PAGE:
SaaS, PaaS and IaaS users : In the event of a disaster, you are responsible for your data!

One in three businesses worldwide has experienced irreversible data loss. 

Unpredictable events affect businesses and cloud providers alike. In the event of a disaster, the consequences could be significant for your organization: reputational risk, loss of confidence of your partners and customers, drop in your business, etc. Cloud technology has many advantages that should not hide the fact that you remain ultimately responsible for your own data served and stored by a cloud service (SaaS, PaaS, or IaaS).

Why it is so important not to rely wholly on your cloud providers? What should we understand about the concept of shared responsibility in the “as a Service” model? What are best practices to protect and retrieve your data when disaster strikes?



Popularized by the statistician and essayist Nassim Nicholas Tayeb, the term “black swans” refers to low probability events, impossible to predict with devastating consequences. This is the case with human errors, hardware failures, natural disasters, malicious acts. The case of cyberattacks is interesting: they are no longer categorized as “black swans” because of their increased probability. Recent headlines remind us that no business or cloud provider is safe from disaster.



To help you apprehend as best as possible these “black swans” and avoid surprises when implementing a delegation in the cloud, here is what you need to understand.

In the “as a Service” model, all or part of your IT infrastructure is entrusted to your service provider. But whatever form of delegation your company chooses, SaaS, PaaS or IaaS, and despite the notion of shared responsibility, data protection is always under your responsibility. While cloud providers ensure cloud infrastructure security, you are solely responsible for the security and compliance of your data in the cloud.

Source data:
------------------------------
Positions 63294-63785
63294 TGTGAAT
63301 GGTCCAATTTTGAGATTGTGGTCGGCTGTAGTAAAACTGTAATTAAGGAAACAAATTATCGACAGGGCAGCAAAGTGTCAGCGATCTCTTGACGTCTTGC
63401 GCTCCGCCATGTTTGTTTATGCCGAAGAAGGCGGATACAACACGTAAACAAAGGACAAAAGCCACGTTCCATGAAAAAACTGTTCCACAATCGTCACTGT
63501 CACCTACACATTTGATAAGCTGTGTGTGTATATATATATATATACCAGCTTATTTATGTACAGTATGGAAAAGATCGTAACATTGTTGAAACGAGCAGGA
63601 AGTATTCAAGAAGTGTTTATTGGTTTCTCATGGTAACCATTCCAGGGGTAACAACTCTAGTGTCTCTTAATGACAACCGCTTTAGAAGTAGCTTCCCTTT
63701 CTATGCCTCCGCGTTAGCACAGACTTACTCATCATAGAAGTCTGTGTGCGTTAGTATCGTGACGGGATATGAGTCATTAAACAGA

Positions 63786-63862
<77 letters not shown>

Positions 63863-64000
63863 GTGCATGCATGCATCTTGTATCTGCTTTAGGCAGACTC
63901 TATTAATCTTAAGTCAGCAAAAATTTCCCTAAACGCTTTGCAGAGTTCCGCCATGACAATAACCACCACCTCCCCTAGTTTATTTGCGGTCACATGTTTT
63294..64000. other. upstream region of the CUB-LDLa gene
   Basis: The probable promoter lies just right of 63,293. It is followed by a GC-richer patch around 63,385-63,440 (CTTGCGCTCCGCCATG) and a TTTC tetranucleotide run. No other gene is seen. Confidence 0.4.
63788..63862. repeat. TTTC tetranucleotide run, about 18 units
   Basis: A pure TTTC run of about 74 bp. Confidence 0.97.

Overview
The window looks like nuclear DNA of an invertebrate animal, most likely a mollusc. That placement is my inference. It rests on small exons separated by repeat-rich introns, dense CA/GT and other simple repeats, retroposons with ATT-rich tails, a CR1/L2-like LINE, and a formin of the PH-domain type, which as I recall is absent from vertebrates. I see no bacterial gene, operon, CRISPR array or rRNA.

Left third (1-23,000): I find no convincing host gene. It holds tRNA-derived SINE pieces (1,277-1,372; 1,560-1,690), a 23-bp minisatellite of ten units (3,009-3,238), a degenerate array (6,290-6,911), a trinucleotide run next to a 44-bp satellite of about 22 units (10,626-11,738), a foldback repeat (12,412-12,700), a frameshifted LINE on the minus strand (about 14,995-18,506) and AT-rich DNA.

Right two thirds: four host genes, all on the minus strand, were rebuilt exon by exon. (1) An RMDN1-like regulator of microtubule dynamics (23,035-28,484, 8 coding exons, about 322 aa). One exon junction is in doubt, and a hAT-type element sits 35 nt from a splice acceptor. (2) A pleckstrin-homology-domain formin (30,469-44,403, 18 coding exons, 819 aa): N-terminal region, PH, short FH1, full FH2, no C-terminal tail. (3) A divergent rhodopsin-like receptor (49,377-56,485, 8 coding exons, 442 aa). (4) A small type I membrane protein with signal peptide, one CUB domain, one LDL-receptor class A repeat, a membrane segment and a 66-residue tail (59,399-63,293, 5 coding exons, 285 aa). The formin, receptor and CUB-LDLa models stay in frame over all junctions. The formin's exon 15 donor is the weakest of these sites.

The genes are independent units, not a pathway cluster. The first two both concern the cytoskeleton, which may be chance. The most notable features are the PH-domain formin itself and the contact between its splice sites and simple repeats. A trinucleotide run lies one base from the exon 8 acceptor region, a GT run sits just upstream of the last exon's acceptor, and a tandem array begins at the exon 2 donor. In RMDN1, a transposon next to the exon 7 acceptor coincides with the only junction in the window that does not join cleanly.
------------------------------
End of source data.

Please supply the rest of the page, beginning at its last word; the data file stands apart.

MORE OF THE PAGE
To protect your most valuable and strategic assets, don’t put all your eggs in one basket. There are a number of good practices to protect you from disaster and help maintain business continuity when a disaster strikes.

Download our Free eBook: Cloud Users, How to Make your DRP a success!We highly recommend you:

  • Read meticulously all of your contracts related to the outsourcing of your data. The responsibility of each party is mentioned;
  • Apply the 3-2-1-1 backup strategy. You should have 3 copies of your data on two different media with one copy off-site and one copy offline (“Air Gap” principle);
  • Develop a DRP (Disaster Recovery Plan) which is as complete as possible to recover your data and restore your infrastructure after a disaster. 

So remember that your data is your most valuable asset. And keep in mind that the cloud is just a fallible technology made of remote machines that offer a specific service. Choosing data protection and disaster recovery solutions remain the most efficient way to protect your IT infrastructure and your company in the event of a disaster. Find how to make your DRP a success by clicking here!


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Topics: Data protection, Disaster recovery, Disaster Recovery Plan

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